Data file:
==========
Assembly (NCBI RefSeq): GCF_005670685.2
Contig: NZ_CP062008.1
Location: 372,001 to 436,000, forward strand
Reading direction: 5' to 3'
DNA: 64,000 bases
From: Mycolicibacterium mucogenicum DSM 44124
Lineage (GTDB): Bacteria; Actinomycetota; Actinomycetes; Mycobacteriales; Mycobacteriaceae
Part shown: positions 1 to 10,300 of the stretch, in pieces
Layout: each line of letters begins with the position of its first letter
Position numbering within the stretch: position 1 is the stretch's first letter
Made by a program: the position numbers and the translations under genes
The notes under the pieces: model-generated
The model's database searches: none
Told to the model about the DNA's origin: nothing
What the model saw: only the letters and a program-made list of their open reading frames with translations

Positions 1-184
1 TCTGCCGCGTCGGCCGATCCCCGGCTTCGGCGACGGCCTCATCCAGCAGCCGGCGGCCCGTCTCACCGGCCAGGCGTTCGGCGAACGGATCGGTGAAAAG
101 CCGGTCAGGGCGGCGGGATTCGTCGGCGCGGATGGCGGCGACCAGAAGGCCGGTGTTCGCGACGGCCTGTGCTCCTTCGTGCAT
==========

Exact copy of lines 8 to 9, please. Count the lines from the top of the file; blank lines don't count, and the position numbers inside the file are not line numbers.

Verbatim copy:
Part shown: positions 1 to 10,300 of the stretch, in pieces
Layout: each line of letters begins with the position of its first letter